Raffa Erica Tibay, Is the co-sponsor need to be blood related? The answer is no. Co-sponsor can be anybody, friend, a relative. They have to be a US Citizen or lawful permanent resident. In other words, they got to be a green card holder and residing in the United States and they have to be 18 or older. That is the only, those are the only requirements. If a family member … It usually does end up being a family member. Right? Because it’s a pretty serious obligation and so it may well be that a family member’s the only person you could convince to do this for you and so that’s why it usually, predominately a family member, but it doesn’t need to be. They just somebody who has adequate income and is willing to make this commitment, which is a rather serious commitment and that’s it.
Now if they do happen to be a mother, father, brother, sister and they live in the house with the primary sponsor, then they can … You can get a little bit of a benefit there, because they can combine their income with the sponsor’s. So say the sponsor lives with his mother. The sponsor and the mother live in the same household and the mother is willing to be a joint sponsor, well then they would call it a household sponsor and you can actually combine mom’s income with your income together to meet the requirements. So you get a little bit of an edge if they’re an immediate family member and they have to live in your same household, you get a little bit of a benefit from that. But beyond that narrow exception, then anybody, anybody willing to sign the affidavits for you, is fair game.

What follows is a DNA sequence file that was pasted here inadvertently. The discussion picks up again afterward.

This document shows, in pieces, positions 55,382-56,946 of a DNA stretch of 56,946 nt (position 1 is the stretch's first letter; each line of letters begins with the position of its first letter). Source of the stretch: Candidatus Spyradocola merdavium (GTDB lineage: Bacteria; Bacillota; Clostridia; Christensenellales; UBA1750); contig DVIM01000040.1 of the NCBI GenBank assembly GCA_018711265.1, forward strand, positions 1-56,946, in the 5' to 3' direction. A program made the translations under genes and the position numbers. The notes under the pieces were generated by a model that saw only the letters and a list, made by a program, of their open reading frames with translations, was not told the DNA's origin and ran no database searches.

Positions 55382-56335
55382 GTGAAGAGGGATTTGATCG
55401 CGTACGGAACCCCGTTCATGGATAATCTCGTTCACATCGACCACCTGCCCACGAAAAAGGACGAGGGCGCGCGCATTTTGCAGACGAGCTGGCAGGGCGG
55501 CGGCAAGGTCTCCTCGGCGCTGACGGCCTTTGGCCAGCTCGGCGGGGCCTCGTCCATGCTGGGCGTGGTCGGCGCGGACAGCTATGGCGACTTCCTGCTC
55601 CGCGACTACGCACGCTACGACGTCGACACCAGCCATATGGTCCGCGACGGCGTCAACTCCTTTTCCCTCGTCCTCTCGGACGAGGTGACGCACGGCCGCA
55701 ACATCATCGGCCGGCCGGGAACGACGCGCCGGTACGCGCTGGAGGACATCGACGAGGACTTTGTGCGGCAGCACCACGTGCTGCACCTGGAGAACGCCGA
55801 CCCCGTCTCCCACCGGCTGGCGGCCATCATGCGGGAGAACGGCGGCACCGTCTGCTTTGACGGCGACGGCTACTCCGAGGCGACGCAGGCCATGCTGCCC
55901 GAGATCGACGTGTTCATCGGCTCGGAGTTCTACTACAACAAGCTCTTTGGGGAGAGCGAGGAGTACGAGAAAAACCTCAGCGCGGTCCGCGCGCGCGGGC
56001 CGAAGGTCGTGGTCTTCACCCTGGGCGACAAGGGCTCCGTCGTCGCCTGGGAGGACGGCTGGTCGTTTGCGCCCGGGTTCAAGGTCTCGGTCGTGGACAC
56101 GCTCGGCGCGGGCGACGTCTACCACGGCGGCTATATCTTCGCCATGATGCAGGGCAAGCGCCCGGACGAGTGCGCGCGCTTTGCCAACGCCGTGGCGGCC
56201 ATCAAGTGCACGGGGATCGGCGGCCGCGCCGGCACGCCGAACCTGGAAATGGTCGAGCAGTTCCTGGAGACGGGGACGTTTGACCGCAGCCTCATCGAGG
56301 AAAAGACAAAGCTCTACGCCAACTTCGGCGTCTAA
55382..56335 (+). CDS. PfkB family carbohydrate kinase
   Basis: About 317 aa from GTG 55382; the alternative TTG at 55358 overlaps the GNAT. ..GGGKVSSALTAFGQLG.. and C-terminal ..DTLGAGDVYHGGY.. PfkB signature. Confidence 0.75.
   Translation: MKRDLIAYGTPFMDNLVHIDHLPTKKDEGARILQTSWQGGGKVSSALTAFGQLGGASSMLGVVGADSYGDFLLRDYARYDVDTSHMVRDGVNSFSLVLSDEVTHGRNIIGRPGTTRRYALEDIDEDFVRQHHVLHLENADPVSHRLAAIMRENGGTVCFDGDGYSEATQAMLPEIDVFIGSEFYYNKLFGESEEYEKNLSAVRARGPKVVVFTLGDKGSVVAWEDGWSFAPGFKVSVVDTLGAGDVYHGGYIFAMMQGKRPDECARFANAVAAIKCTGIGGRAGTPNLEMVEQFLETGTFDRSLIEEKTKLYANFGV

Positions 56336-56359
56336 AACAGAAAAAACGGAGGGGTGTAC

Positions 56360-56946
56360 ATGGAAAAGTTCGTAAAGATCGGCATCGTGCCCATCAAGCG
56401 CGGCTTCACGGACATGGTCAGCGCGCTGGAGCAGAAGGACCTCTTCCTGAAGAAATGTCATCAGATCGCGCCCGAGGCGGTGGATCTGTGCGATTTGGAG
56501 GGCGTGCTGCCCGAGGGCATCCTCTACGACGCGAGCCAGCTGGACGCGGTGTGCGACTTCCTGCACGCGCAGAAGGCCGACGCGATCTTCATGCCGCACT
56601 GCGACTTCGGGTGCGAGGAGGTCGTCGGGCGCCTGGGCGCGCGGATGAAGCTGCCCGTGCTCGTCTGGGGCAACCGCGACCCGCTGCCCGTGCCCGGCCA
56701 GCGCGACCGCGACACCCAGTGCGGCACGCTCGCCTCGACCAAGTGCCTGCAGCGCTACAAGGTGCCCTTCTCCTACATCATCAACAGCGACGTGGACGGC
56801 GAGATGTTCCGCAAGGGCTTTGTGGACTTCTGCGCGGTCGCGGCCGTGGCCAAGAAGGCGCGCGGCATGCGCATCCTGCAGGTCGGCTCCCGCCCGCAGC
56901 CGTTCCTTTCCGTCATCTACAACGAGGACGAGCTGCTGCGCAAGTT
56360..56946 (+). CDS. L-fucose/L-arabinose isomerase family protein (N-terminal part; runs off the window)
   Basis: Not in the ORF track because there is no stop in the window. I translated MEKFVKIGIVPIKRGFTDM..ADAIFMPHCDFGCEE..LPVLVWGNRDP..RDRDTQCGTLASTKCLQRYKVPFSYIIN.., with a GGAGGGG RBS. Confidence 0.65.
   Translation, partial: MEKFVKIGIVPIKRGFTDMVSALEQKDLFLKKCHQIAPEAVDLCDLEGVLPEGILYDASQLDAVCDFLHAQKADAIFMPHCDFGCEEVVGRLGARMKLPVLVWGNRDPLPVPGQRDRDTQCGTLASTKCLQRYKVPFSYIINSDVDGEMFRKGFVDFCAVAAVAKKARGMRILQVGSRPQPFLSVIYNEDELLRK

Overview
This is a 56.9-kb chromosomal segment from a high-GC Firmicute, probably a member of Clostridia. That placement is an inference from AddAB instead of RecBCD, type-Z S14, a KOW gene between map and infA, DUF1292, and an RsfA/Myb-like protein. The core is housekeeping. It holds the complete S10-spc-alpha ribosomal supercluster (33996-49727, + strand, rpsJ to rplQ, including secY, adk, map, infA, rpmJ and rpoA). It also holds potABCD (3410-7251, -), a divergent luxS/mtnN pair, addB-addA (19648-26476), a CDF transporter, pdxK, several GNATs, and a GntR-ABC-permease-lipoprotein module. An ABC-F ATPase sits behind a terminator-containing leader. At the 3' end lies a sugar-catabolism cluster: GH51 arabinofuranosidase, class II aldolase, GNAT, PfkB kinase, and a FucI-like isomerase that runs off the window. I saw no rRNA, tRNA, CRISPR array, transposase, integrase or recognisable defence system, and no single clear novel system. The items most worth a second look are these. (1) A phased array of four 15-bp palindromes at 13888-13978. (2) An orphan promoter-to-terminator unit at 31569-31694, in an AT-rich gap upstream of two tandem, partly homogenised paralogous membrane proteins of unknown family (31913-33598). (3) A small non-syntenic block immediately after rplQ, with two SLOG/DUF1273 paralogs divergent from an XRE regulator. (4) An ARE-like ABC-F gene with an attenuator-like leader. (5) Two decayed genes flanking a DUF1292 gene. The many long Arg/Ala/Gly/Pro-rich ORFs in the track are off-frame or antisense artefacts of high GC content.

Disclaimer: The information herein is not intended as legal advice and is provided for general information only.Questions involving interpretation of specific U.S. laws should be addressed to an attorney and/or government officials.